Are Programmers Engineers?
In yet another attempt to drive their ad impressions, Slashdot asks an
old but still controversial question: Are Programmers Engineers?
I used to think otherwise. I graduated from the University of Illinois
at Urbana-Champaign where the Computer Science department is part of the College
of Engineering. For a couple of years I took the same classes as the
engineers. I still have the T-square to prove it.
Because CS gets lumped in with engineering at many schools, graduating
programmers often think of themselves as engineers. But the distinctions
start appearing very quickly.
Engineers are required. Programmers are optional.
To be an engineer, you have to be licensed. You have to pass the
Professional Engineer exam. Engineering is one of those fields where you
have to have a license to know the right answer. Law is like this
too. I'm quite certain I know more about copyright law than most small
town attorneys. Nevertheless, they are allowed to render their opinion
on the subject whereas I am not. Engineering is similar. Some
things can only be legally done by a licensed engineer.
Anybody is allowed to write code.
Engineers work for a living. Programmers do what they love to
Engineers are generally marked by a higher degree of professionalism than
programmers. Some people think this is because of the certification, but
I think it comes simply from the origins of career choice. Many
programmers started coding as a hobby and gradually made it their
profession. I did. I was writing code years before I could drive a
car. Sometimes we make stupid choices because the distinction between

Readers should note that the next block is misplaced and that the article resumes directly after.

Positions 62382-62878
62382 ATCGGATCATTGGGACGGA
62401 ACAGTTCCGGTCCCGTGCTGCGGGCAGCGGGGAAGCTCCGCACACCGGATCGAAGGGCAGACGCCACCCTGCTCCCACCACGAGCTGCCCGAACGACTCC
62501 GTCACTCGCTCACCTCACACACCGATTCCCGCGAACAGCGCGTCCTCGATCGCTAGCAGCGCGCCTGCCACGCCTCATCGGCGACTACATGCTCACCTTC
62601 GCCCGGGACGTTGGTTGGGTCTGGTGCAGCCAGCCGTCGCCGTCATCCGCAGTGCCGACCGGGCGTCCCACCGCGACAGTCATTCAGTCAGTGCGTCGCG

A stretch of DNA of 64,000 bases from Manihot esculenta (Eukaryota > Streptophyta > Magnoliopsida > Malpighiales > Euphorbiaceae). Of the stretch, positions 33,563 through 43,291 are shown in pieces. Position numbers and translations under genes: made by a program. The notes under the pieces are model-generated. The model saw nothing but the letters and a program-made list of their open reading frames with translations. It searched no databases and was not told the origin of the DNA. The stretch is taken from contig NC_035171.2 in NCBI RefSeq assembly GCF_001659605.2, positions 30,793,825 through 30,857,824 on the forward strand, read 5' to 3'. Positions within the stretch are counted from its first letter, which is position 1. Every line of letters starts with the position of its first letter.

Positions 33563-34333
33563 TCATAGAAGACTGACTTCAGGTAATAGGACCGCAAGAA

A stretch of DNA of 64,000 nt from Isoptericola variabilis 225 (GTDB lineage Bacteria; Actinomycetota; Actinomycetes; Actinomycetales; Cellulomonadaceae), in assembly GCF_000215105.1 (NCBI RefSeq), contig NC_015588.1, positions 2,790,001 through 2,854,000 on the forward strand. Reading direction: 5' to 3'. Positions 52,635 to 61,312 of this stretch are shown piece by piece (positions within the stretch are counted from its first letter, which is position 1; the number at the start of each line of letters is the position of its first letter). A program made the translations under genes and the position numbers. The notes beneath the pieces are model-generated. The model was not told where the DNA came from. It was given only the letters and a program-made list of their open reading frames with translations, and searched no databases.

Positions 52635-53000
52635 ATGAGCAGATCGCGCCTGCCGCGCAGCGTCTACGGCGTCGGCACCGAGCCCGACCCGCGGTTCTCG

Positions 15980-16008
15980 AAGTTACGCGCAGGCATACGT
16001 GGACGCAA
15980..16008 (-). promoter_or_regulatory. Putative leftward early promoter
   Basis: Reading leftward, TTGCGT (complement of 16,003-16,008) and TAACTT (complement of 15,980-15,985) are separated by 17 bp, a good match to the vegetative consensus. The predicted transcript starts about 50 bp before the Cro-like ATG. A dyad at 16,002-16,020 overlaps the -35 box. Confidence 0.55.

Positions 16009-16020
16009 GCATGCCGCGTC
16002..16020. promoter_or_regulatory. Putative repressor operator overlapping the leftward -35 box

hobby and profession gets blurry.
Engineers generally don't do that. Teenagers don't design bridges in
their spare time and then decide to pursue civil engineering as a
career. Engineers always think of their job as their profession, because
that's all it has ever been.
Engineering is well-understood. Programmers have no idea what
In general, engineers can predict their workflow. They don't get into
very many arguments about widely divergent ways of managing a project.
Ask them to estimate a project and they'll probably get it darn close.
So far, there are no universally accepted methods for management of
software projects. We all do it differently. Some of us get
amazing results with virtually no process at all. Some of us have formal
methodologies and still can't finish anything on time.
Engineering is real. Programming is abstract.
Engineers work with physical things like electricity, mechanics and
heat. When engineers design and build something, it is usually a
tangible item which must be manufactured. You can touch it, maybe even
hold it in your hand. In some cases it will retain its value
Programming is the manipulation of complex abstractions. We invent
abstractions and give them names. We manipulate them and use them to
build things. When our finally product is built, it requires no
manufacturing. It is merely a string of bytes. Theoretically, a
monkey sitting at the keyboard might accidentally of typed the same
string. The product we build cannot be touched or held. It will be
worthless in just a few years.
Am I saying that engineers are more valuable than programmers?
Certainly not. Could I design a bridge, a TV, or a concrete canoe?
Nope, but I defy any engineer to design and ship a good version control
system. Programmers solve really hard problems too.
Our universities call us engineers because there is no college where we
fit. I don't blame them for that, but I have no desire to borrow the word
engineer as an attempt to make myself sound more credible.
Why not just admit that software development is unique? No other field
is like ours. Engineering looks really dull to me. I love being a